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Le Courants de la Liberté
Sunday 15th June 2014
Christof Schwiening

Whilst the race is titled Le Marathon de la Liberte, the marathon is the smallest race of a weekend of running, rolling and speed walking. The largest event is the women's 5K on Saturday night which again saw around 20,000 runners, of all types, looping around Caen. The 10km, half marathon and marathon were all point-to-point races starting progressively further from Caen requiring military-type organization with ~10,000 people having to be ferried-out early on Sunday morning, by coach, from the War Memorial in Caen out towards the coast. It seems a matter of some pride to the organizers in Caen that they could achieve this so smoothly with rows of coaches stretching out as far as the eye could see. George and Max, and my brother-in-law joined me this year with the fit young ones taking a shot at the 10km and Calvin battling the marathon off his usual near zero base-training mileage. It was Max's 17th birthday the night before and the resonance of how the outlook for a young male Brit had changed over the course of 70 years was not lost on us. It was Max's first 10 km and he fought well to judge the pace with a slight downhill start into a headwind finishing 53rd overall and second in his age-group . But, in the spirit of our current more enlightened times it was George who showed that sex should be no discriminator. She took the pace out hard from the start and kept it high through-out, dropping the other females and gradually gaining increasing respect from the male cohort. By the end of the race she had gained her own mobile support crew and was cheered-in, by enthusiastic spectators and other runners, to a comfortable win - and 18th place overall from a field of nearly 3,500.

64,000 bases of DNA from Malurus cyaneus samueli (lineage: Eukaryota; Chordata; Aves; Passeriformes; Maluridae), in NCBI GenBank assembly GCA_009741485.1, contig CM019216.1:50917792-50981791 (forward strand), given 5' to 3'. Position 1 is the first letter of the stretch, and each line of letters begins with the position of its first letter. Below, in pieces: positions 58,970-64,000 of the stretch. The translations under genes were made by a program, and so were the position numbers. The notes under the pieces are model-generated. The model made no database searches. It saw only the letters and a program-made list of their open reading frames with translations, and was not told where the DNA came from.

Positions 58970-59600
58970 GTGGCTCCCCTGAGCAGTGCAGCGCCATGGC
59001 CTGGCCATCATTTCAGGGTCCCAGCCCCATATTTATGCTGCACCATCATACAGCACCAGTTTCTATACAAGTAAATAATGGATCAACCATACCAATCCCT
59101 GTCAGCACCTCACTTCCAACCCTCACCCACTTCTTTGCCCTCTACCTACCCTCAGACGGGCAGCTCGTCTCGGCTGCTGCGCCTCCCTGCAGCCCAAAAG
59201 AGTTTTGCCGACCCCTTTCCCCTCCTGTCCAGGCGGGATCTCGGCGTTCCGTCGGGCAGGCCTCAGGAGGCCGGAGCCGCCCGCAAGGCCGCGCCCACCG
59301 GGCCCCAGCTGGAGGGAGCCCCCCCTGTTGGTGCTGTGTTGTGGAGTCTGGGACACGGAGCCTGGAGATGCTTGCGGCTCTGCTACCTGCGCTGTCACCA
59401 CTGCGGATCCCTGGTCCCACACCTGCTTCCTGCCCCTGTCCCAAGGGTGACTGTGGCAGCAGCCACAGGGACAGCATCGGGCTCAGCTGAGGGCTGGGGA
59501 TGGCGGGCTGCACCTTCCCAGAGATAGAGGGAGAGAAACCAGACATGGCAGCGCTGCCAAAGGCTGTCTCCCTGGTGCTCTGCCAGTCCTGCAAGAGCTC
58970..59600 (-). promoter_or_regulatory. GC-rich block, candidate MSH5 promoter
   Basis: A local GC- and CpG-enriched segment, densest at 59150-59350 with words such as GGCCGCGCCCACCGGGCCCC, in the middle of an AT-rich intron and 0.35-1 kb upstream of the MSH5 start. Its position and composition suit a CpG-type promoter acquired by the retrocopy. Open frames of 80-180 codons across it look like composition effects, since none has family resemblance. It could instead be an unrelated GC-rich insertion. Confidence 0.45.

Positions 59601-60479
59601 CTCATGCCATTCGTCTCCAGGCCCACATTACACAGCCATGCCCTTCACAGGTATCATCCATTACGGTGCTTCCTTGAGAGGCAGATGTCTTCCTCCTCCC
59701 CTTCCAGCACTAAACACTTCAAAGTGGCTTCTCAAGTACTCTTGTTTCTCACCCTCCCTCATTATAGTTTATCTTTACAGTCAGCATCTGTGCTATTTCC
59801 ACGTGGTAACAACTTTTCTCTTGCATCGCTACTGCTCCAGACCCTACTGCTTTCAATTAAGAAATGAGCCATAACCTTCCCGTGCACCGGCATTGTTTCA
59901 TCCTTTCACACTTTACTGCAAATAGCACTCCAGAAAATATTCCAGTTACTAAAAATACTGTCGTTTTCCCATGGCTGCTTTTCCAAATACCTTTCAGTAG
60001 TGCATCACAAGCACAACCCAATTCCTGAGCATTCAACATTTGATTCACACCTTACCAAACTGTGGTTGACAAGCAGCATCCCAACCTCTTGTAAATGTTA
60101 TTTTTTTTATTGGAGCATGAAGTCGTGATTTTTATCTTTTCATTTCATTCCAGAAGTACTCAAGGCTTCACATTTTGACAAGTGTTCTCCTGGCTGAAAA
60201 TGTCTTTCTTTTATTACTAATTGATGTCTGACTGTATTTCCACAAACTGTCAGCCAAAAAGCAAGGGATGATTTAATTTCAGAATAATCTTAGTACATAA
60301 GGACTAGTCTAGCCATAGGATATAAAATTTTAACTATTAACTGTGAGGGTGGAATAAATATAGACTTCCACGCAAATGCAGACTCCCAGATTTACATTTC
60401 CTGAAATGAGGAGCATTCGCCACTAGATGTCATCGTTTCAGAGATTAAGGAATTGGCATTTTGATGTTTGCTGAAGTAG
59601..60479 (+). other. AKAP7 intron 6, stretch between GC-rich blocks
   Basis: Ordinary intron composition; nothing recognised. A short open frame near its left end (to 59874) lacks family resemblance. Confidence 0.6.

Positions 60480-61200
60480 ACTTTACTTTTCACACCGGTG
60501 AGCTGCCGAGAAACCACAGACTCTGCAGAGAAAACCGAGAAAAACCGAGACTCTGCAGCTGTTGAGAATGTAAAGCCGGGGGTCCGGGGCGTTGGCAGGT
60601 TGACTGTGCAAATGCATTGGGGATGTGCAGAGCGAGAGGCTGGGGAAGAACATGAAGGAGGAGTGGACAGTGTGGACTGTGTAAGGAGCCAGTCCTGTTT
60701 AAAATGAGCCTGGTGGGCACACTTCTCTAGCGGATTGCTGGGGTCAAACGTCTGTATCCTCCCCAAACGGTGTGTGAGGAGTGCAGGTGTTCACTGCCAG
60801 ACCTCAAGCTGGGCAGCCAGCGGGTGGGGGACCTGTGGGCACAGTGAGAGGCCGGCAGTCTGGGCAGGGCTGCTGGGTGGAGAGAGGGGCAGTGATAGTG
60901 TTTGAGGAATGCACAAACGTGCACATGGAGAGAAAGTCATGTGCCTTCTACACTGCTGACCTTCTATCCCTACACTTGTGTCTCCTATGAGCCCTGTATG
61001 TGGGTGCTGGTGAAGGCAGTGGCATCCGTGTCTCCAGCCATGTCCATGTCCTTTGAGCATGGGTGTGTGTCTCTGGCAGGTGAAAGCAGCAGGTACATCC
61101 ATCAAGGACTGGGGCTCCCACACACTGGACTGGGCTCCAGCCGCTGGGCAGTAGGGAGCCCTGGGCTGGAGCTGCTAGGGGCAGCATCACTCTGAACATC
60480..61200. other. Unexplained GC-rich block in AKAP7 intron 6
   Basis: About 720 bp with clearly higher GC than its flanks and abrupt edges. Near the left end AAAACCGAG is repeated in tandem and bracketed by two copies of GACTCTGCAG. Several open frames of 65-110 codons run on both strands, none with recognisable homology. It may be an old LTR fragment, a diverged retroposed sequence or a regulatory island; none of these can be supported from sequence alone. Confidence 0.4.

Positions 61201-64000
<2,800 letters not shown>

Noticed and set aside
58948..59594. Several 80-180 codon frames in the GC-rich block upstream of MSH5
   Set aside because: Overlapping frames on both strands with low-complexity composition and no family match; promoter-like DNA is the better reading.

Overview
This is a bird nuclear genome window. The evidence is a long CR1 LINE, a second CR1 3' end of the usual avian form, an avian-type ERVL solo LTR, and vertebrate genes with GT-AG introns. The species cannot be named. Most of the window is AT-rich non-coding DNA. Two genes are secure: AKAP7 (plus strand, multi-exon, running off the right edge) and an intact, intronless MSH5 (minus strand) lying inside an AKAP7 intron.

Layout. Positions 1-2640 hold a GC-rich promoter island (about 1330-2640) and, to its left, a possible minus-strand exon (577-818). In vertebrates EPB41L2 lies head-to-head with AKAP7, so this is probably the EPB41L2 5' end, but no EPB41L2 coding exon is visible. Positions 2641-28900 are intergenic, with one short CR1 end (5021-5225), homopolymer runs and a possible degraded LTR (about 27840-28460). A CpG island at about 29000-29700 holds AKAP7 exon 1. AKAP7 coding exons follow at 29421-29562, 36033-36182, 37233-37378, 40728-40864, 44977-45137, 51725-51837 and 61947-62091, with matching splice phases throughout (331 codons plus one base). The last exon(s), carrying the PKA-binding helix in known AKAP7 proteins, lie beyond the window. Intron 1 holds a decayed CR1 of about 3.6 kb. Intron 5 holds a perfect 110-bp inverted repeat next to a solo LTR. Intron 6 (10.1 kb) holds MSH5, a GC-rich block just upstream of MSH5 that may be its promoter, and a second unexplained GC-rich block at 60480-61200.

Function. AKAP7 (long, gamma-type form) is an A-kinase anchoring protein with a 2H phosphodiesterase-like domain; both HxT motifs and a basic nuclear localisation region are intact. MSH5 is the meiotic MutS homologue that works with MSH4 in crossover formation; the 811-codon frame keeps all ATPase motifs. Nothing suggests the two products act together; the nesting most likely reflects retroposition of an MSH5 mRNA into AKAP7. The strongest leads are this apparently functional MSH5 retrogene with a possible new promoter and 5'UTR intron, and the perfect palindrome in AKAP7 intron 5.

As far as my race was concerned it was a bit of a mixed bag. A stop of just over 2 mins mid-race, during which the 50 strong 3:15 pacing group came past laid the ground work for a sequence of further accidents. A 4:14 km took me back ahead of them but with little motor control. My scattering of a few dozen drinks bottles from an unmanned table (as I completely failed to pick one up) onto the floor, just a few meters ahead of the 3:15 pack caused a barrage of noise and mayhem. Then just a few km later I tripped on a kerb and just avoided hitting the floor, but the damage to my left foot slowed my pace allowing the 3:15 group to get a decent close-up view of my next fall when I hit the ground. But, the noise of the warning shouts from the pacers and the massive shot of adrenaline got me hobbling again. I was shallowed by the 3:15 group and experienced just how horrible it is to be in the middle of an unstoppable rabble. I made my way back out the front and again managed to create a buffer. I was overwhelmed to see the finish and with 50 m to go I was spent and began to slow - it was then that the runner alongside me put his hand on my back and pushed me onwards with a word of encouragement. The atmosphere really was great with so much support and enthusiasm. It was well worth the 4 hour drive down from Calais and I can recommend it to any Francophiles out there.

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